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HAMMOND, La. - Being forced to vacate his FEMA trailer _ even if the reason was to safeguard his health _ struck Allsee Tobias as yet another failure of the federal government to help Hurricane Katrina victims.
"They know how to put me out, but they don't know how to help me out. That's how I look at it," said Tobias, who lost his New Orleans home in post-Katrina flooding and then was told to leave his trailer over the weekend.
"Pack and pray. That's what they told us," he said.
Guard killed in New Orleans FEMA park
NEW ORLEANS - A security guard at a FEMA trailer park was shot and killed Monday in the latest violence to wrack the city, still struggling to recover from Hurricane Katrina, New Orleans Police said.
The shooting, around 5:15 a.m., was at a trailer park in Gentilly, a section of the city that flooded during Hurricane Katrina. A few hours earlier, another man was shot and killed near the Guste public housing complex.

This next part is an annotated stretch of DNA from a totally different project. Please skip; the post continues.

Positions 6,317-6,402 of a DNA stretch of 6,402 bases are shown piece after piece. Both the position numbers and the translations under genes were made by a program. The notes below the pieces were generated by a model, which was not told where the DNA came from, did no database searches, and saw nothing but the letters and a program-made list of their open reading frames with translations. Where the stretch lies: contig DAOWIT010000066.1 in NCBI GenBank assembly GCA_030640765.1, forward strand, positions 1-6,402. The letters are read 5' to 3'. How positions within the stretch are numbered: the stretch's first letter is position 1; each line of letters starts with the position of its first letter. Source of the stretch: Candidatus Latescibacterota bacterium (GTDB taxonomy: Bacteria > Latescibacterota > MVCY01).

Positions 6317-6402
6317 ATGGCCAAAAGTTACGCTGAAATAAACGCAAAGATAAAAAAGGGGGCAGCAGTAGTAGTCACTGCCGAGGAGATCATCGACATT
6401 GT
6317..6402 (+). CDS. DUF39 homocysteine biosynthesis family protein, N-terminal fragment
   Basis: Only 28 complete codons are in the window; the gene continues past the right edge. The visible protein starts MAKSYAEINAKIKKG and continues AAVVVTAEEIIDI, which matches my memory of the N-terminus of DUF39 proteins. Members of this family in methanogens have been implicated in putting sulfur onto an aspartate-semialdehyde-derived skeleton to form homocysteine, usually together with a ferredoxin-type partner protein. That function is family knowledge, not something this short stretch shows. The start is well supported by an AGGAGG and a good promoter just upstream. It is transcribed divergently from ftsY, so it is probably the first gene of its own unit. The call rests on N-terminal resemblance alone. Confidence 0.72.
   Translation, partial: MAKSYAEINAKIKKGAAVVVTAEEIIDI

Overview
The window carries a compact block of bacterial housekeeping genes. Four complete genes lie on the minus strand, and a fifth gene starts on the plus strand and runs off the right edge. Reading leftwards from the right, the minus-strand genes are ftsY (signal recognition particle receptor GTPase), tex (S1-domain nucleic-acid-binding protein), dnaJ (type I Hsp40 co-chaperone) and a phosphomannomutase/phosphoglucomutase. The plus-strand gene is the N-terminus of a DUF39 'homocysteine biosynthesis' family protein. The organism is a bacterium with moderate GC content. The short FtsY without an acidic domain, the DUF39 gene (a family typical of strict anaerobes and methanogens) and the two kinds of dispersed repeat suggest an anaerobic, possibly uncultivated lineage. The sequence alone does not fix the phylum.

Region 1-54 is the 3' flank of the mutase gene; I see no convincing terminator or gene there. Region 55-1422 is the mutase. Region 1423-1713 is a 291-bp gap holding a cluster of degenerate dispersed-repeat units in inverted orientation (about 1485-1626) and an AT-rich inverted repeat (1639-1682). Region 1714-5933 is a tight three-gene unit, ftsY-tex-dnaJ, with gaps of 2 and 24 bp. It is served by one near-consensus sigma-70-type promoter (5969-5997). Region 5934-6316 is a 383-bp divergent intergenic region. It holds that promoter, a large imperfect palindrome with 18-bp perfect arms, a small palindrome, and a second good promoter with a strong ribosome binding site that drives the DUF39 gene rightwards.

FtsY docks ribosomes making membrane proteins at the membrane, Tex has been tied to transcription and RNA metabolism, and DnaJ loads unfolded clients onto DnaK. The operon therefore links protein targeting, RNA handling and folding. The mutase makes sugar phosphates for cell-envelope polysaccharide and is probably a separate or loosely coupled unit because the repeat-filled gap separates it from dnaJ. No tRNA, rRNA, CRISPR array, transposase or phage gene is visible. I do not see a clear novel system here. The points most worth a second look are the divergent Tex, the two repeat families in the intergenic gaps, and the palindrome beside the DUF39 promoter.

Mission to New Orleans
When it's all said and done, the home will be an empty shell, just like most of the other homes in the neighborhood. FEMA trailers still sit in the front yards of many homes that are stripped, but waiting for a new interior.
"We're moving into the rebuild stage," says Chuck Jett, construction manager for Lutheran Disaster Response. "Praise the lord, we've gotten close to getting most of the mucking done that needs to be done."
But so much work remains, Jett says Camp Atonement will likely stay in place for at least eight to ten years.